My Child is Telling Lies!
ANSWER: It is not unusual for children to experiment with lying at some point in their development. Children test limits at various times throughout childhood, in order to clarify boundaries and consequences. Five years of age is a common period for this kind of reality testing.
Use your son's behavior as an opportunity to reinforce good character and clarify values. The following guidelines can help you:
The suggestions above are usually all that is required to help your child correct their course and restore honesty and healthy self-respect in the process. However, other motivations, when present, may complicate the picture and are worth noting.
Consider whether your child may be misbehaving in an attempt to get attention, albeit it negative from you. All children need to feel special in some way. A child who does not feel their own unique and positive value may revert to stealing and lying as compensation.
Remember, too, that our children learn patterns of coping and behavior from those around them. Is your child modeling behavior that he sees adults do? Sometimes our children's behavior points to weaknesses in character, which we have overlooked in our own families. If your son notices that his dad or mom avoids conflict in the marriage through white lies, for example, a child may try this behavior out himself. In such cases, a husband or wife believes their behavior to be benign, such as telling a spouse you are late because of traffic, rather than that time was taken to visit a friend or run your own errand.
If lying and stealing are patterns of behavior that persist, consider what the emotional meaning of this behavior is for your child. Seek to guide your child and correct your own behavior, if necessary. After all, we are all continually growing up.
Gayle Peterson, MSSW, LCSW, PhD is a family therapist specializing in prenatal and family development. She trains professionals in her prenatal counseling model and is the author of An Easier Childbirth, Birthing Normally and her latest book, Making Healthy Families. Her articles on family relationships appear in professional journals and she is an oft-quoted expert in popular magazines such as Woman's Day, Mothering and Parenting. . She also serves on the advisory board for Fit Pregnancy Magazine.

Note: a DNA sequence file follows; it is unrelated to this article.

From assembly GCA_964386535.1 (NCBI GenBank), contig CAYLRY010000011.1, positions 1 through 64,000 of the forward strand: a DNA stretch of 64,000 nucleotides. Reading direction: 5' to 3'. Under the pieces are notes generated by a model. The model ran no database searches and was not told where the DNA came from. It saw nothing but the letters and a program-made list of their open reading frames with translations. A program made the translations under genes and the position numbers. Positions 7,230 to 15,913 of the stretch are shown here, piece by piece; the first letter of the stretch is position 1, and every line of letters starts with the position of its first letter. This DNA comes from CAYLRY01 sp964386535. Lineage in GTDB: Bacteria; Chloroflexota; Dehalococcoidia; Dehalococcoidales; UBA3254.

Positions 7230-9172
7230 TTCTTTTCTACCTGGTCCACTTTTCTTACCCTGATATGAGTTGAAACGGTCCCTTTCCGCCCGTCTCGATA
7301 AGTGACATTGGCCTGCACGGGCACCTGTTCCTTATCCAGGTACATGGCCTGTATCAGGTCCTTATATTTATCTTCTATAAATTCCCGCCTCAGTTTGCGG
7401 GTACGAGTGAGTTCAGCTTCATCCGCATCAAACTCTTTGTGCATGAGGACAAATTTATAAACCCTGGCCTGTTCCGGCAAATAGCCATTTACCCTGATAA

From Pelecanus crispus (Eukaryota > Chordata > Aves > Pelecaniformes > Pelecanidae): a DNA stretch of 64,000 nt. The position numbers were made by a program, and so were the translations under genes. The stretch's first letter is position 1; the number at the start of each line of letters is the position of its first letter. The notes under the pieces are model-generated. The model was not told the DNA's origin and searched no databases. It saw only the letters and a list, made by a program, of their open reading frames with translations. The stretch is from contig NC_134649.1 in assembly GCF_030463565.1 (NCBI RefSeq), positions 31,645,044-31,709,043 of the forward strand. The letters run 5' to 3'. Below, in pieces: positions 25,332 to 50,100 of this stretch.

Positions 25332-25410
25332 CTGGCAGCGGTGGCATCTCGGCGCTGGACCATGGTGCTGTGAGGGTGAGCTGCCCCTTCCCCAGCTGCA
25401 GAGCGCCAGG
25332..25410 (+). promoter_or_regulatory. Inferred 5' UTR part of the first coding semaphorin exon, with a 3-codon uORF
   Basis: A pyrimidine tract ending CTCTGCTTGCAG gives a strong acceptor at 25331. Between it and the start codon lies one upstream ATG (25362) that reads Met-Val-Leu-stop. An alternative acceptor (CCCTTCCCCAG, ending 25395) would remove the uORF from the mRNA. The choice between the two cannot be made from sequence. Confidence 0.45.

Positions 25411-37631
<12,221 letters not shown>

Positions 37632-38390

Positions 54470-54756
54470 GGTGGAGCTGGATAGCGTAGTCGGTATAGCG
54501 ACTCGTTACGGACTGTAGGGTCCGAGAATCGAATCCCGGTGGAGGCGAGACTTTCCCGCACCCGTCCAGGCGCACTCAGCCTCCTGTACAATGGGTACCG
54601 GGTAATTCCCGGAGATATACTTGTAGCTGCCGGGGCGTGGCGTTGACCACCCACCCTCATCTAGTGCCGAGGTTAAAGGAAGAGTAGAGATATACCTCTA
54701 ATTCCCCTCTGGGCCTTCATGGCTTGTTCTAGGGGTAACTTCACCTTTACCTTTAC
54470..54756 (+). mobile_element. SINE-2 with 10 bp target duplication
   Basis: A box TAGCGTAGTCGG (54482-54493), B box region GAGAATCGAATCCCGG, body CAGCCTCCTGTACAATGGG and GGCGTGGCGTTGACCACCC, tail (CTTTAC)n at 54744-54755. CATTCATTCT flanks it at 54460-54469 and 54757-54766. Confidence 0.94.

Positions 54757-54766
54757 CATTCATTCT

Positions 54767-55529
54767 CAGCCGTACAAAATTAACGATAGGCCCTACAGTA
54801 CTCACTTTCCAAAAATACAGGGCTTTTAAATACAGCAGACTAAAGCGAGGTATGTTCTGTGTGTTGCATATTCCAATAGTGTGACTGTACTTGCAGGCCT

Dr. Gayle Peterson has written family columns for ParentsPlace.com, igrandparents.com, the Bay Area's Parents Press newspaper and the Sierra Foothill's Family Post. She has also hosted a live radio show, "Ask Dr. Gayle" on www.ivillage.com, answering questions on family relationships and parenting. Dr. Peterson has appeared on numerous radio and television interviews including Canadian broadcast as a family and communications expert in the twelve part documentary "Baby's Best Chance". She is former clinical director of the Holistic Health Program at John F. Kennedy University in Northern California and adjunct faculty at the California Institute for Integral Studies in San Francisco. A national public speaker on women's issues and family development, Gayle Peterson practices psychotherapy in Oakland, California and Nevada City, California. She also offers an online certification training program in Prenatal Counseling and Birth Hypnosis. Gayle and is a wife, mother of two adult children and a proud grandmother of three lively boys and one sparkling granddaughter.
Copyright 1996-2003. Gayle Peterson All rights reserved.